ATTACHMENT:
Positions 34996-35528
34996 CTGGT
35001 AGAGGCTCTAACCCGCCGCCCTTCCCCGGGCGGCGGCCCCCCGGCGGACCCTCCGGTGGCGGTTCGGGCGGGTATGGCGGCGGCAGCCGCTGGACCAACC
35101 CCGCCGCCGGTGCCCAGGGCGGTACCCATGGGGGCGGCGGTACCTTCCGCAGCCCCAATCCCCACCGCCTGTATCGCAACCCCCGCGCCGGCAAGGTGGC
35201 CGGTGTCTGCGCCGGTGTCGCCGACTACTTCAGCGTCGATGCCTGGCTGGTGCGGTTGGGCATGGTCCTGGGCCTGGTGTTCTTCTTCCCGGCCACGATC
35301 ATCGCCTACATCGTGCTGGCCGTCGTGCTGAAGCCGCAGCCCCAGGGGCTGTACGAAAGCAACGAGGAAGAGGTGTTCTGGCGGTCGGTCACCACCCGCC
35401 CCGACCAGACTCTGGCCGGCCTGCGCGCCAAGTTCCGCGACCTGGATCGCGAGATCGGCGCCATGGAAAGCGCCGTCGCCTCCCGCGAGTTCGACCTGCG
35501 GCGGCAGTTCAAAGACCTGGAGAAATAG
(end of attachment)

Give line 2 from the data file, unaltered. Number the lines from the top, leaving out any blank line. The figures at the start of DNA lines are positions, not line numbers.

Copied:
34996 CTGGT